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Listen Up! – Help for Listening to Sermons

August 15, 2009

LISTEN UP! by Christopher Ash (Reviewed by Phil Dunn)

Here’s a question for you. Think back to church last week. What was the sermon about? Have a think. What passage in the Bible was it from? Do you remember the main points from the sermon? Can you remember any of the applications the preacher made? What truth impressed you most? Tricky questions – aren’t they? Well if you’re struggling with your answers, you’re not on your own. In fact my suspicion is that most of us can’t remember very much about last Sundays sermon at all.

Listen up

Now that’s a pretty big problem. In fact one experienced, now-retired pastor recently commented, “One of the biggest problems in the evangelical church today is that its members simply leave their brains at the church door!” Yet Jesus said “Consider carefully how you listen.” (Luke 8v18)

Of course some of us do have good intentions and try our best to listen, but we never seem to take in very much. Others are content with just getting out to church and staying awake! Whatever category you fall into I think you’ll agree we could all do with some sound advice in how to listen better in church.

So then, let me introduce you to a super little booklet entitled ‘Listen Up’. It’s a practical guide to listening to sermons – and I’ve got to say its absolutely brilliant! It really is! It’s written by Christopher Ash – the director of the Cornhill Training Course in London. Its quite short – just 31 pages, and is attractively designed with lots of colour and little pictures. But the best thing about it is that its really reader friendly. Its written for the man in the pew. So it’s is not a difficult read – but it is definitely a very challenging one!

The booklet begins with ‘seven ingredients for healthy sermon listening.’ Each of the points begin with an interesting little case-study looking at two easily recognisable, contrasting viewpoints. Then after an explanation of each point (around 2 pages each), there is a little bullet-point section called ‘practical steps to take’ helping the reader to know what to do in response to each point. These are the seven ingredients which Ash expands upon:

1. EXPECT GOD TO SPEAK
2. ADMIT GOD KNOWS BETTER THAN YOU
3. CHECK THE PREACHER SAYS WHAT THE PASSAGE SAYS
4. HEAR THE SERMON IN CHURCH
5. BE THERE WEEK BY WEEK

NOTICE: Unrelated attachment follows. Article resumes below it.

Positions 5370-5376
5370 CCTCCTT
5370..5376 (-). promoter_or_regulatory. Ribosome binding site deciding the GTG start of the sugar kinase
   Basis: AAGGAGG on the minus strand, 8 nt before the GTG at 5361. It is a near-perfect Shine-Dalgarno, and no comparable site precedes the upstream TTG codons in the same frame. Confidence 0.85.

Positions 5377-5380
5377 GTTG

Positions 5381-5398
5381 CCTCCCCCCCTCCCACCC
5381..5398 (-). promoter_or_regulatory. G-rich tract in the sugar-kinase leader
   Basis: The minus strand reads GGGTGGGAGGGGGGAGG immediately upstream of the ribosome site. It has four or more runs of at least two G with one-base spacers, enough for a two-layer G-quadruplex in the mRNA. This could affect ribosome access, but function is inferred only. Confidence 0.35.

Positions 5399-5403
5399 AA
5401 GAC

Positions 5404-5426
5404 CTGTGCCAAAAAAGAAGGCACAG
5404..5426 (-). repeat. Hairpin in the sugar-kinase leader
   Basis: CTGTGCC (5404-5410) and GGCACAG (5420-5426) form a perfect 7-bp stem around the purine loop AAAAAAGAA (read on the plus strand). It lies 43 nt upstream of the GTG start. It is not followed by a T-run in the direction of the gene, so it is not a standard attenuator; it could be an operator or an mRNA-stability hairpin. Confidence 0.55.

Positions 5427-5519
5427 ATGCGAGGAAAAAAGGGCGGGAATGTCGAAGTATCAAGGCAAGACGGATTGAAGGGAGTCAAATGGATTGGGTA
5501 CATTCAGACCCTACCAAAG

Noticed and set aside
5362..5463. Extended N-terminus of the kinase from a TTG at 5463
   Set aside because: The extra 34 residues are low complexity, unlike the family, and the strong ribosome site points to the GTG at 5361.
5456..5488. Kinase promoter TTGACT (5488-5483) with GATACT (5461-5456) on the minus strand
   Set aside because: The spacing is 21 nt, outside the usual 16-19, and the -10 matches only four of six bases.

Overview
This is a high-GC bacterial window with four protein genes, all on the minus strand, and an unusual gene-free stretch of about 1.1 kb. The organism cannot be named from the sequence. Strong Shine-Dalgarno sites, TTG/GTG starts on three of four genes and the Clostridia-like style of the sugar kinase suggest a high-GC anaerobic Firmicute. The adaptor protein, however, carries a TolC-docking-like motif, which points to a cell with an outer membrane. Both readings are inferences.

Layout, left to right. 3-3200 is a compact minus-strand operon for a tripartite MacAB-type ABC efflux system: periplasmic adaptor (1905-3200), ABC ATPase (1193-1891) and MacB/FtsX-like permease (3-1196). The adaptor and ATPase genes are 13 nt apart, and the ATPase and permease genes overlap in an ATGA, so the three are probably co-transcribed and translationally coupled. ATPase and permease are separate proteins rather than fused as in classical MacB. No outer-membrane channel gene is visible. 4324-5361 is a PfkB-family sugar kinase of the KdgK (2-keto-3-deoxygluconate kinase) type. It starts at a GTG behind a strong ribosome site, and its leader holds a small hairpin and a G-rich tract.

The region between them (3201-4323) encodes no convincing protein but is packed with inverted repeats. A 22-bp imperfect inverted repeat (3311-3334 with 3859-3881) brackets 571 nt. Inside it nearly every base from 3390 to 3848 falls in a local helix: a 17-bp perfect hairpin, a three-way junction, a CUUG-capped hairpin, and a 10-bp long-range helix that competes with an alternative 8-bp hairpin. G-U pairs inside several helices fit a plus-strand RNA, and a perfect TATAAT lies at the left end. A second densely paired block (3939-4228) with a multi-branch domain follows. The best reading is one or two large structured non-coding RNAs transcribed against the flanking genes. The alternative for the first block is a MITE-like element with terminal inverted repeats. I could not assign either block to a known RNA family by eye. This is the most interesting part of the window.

6. DO WHAT THE BIBLE SAYS
7. DO WHAT THE BIBLE SAYS TODAY – AND REJOICE

The explanation and advice given in each point is always biblically based and extremely practical. Some things, doubtless, you’ll might know already – but to read them properly fleshed out is actually very enlightening. Other aspects you probably won’t have considered – and these again are sure to help you gain more as you listen to your pastors sermons week by week.

But what about those of us who have to endure ‘bad’ sermons in our churches? Lets face it, many of us do have this experience. Helpfully Ash takes time to address this problem and suggests three types of bad sermons and how we should respond to them as listeners. He offers advice on dull sermons, biblically inadequate sermons and heretical sermons. Even just by categorising bad sermons like this is beneficial as it helps the reader identify what the problems actually are in the sermons he/she hears each week. The advice offered is also very practical and helpful.

The last page of the booklet contains 7 suggestions for encouraging good preaching. These are things we can do as listeners to encourage better preaching in our local church. Particularly helpful (I thought) was the fourth suggestion of thanking the preacher. Here we’re advised against flattering the preacher, or just giving vague comments – instead “try to be specific and focus on the biblical content of the sermon.”

In summary then. I cant speak highly enough of this little booklet. I honestly cant imagine anyone reading it and not finding it immensely helpful (and that includes older Christians too). Are there any drawbacks – well, I really couldn’t think of any! It’s short (only takes about 5-10 minutes to read), it’s clearly laid out, and it’s easy to understand. And if the reader takes the content to heart he/she is bound to benefit and enjoy Gods word much more. My advice – grab a copy for yourself – or even better get one for each member at your church!

(Available from www.thegoodbook.co.uk)

Phil Dunn is a member of Ballymoney Baptist Church.

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One comment

  1. [...] (HT:  Unashamed Workman) [...]



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